In April, Vulcan Energy Resources, an Australian listed company backed by the country’s richest woman Gina Rinehart, announced it had signed a 20-year binding purchase agreement for at least 240 GWh of renewable heat per year with major German energy supplier MVV Energie AG.
The agreement is set to commence in 2025 and is part of Germany’s push to move itself off a dependance on Russian gas. The agreement includes the supply of a minimum of 240 GWh per year to a maximum of 350 GWh per year and is set to supply households in Mannheim, south of Frankfurt, Germany.
The Rhine Valley project involves Vulcan drilling several deep wells into an underground brine reservoir – essentially hot, salty water – outside Mannheim then pumping it to the surface where its heat will be transferred “via heating grids and a series of underground pipes that deliver hot water or steam to buildings in the local community.”
Eventually, Vulcan plans to extract lithium using this same geothermal wells using a method it claims has among the lowest footprints for lithium extraction.
Exactly what that process involves is a bit opaque, but the company’s website says: “through wells into the deep sub-surface, hot, lithium-rich brine from our project area is pumped to the surface… the spent brine then gets re-injected in a closed-loop cycle.”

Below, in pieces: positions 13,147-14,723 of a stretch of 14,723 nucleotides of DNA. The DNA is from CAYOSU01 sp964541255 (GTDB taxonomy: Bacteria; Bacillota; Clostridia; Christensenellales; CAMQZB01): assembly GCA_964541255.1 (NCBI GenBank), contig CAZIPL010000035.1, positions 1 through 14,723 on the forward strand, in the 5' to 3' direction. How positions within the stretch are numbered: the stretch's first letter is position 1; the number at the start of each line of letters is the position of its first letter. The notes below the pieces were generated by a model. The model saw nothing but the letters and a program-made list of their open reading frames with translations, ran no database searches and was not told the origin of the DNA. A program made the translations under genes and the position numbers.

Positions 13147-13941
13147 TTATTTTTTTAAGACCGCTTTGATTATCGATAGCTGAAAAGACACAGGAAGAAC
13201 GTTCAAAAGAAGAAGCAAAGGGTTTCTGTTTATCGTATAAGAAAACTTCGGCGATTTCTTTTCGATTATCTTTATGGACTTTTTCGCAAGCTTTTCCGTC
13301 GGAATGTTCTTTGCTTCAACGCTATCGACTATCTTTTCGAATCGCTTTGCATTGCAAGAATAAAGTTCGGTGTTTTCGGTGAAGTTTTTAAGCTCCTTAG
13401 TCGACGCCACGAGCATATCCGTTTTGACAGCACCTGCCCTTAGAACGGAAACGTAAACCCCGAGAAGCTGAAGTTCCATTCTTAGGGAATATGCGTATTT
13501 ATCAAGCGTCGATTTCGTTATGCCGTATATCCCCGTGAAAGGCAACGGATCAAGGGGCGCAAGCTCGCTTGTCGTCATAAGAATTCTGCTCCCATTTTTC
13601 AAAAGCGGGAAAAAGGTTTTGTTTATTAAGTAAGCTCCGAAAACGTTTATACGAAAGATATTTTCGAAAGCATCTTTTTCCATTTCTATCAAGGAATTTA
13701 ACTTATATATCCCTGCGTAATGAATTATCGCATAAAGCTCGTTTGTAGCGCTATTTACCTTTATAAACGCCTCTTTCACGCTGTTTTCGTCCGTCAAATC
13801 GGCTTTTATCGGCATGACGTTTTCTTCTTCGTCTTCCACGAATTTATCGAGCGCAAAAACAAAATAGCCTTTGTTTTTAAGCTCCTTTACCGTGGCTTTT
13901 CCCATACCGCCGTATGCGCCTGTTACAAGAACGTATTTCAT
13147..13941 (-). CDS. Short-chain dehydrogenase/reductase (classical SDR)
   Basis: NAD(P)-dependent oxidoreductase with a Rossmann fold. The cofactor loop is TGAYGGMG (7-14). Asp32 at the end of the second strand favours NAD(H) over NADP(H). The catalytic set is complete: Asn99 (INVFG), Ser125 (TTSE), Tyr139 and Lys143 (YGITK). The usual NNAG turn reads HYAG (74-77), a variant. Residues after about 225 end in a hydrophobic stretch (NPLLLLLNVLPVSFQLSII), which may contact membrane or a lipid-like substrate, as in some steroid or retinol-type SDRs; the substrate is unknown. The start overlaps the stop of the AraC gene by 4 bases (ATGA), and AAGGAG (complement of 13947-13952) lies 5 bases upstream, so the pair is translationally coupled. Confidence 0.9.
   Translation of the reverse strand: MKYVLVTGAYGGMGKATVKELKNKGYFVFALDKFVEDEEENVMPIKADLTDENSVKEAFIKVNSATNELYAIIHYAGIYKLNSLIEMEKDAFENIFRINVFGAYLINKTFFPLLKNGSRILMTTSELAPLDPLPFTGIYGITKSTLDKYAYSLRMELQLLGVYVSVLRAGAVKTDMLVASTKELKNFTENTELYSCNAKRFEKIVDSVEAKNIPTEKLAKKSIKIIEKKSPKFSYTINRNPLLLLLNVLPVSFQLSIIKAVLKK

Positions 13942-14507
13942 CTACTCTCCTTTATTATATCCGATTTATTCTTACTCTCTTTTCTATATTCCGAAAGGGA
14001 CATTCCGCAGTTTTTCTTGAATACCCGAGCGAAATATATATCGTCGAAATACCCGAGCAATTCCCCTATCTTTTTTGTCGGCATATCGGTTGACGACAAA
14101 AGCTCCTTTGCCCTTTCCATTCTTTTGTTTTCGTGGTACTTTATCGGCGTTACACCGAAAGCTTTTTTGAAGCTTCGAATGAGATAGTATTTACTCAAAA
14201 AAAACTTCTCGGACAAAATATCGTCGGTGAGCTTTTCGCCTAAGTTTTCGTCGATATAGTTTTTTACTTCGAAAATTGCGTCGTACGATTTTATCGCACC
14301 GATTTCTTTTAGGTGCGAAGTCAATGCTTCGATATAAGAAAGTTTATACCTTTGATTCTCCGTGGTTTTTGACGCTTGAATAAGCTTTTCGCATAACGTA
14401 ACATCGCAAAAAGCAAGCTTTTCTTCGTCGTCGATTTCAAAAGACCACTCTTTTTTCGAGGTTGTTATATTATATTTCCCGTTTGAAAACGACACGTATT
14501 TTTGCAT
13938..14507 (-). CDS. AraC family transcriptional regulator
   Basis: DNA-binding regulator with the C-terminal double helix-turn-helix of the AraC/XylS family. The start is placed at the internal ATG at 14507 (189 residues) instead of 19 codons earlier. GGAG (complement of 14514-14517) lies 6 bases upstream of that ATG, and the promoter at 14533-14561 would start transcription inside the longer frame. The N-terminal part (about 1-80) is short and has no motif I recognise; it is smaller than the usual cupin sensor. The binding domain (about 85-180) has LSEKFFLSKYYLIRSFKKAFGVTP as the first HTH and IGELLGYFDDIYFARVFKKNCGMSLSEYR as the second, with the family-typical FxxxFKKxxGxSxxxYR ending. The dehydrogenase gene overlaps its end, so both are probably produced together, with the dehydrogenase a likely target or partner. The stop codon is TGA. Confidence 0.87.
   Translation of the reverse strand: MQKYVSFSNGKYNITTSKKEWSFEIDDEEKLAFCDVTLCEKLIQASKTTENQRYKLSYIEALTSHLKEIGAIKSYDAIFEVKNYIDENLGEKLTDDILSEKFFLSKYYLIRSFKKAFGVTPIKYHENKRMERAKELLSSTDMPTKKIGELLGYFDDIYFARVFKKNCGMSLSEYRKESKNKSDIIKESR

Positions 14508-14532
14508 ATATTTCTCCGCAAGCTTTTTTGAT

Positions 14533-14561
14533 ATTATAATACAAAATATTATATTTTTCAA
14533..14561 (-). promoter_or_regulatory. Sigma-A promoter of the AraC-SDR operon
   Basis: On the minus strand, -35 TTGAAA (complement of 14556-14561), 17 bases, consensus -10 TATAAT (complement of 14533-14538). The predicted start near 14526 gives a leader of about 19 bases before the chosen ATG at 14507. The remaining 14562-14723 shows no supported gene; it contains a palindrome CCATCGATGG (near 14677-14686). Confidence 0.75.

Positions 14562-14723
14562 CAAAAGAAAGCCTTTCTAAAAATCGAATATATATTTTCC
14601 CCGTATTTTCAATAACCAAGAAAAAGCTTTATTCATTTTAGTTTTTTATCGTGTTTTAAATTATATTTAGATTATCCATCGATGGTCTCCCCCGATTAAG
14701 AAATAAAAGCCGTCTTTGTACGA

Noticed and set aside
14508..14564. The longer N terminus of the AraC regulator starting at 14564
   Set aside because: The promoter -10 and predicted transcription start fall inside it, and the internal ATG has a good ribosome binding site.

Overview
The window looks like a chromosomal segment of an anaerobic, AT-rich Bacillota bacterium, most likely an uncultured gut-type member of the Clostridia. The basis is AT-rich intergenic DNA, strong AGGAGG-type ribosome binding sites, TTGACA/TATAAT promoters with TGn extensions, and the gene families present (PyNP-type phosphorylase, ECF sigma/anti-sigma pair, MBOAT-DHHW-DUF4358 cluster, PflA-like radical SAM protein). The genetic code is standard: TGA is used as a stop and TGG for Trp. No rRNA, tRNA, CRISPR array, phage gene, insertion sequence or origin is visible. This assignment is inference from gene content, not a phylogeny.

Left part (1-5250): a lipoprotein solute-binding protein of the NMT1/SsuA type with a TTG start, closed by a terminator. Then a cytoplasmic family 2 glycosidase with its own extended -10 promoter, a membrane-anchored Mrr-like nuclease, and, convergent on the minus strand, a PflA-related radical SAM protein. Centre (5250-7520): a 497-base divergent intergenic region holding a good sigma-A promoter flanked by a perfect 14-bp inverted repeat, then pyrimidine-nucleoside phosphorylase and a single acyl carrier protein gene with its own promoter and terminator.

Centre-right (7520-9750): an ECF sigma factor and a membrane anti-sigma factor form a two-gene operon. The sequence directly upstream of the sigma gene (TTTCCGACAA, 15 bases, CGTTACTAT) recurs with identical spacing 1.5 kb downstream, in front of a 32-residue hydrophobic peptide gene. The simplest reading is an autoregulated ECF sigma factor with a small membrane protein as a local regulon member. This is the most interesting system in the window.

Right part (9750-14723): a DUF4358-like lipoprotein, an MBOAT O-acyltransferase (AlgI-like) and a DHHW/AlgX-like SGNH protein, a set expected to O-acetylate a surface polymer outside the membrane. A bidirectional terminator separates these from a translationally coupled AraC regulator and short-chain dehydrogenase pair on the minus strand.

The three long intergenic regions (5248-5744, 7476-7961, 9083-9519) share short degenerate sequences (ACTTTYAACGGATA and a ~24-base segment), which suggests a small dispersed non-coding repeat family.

Vulcan says the method “incur[s] virtually zero disruption to communities or the environment.”
“We believe that geothermal renewable energy on a mass scale, combined with lithium extraction from the same deep geothermal source, can and will play an important part in achieving Europe and Germany’s energy security and independence,” Vulcan’s Managing Director Francis Wedin said.
The company is targeting an annual lithium hydroxide output of 40,000 tonnes from 2024 – roughly enough to power one million electric vehicles (EVs). Its plans have already seen Vulcan ink deals with numerous European carmakers, all of whom are desperate to secure lithium supplies, including France’s Renault, Dutch company Stellantis and Germany’s Volkswagen.
It’s worth noting that lithium extraction has come under fairly fierce criticism in Europe, and getting the project across the line in terms of environmental and social licenses in such a rich and densely populated region in Europe may prove difficult.
Vulcan’s lithium plans are still in fairly early stages, and were probably somewhat shaken by the recent and very public end to Rio Tinto’s $3.3 billion Jadar lithium-borates project in Serbia – which came shortly after the country’s tennis star Novak Djokovic was deported from Australia.
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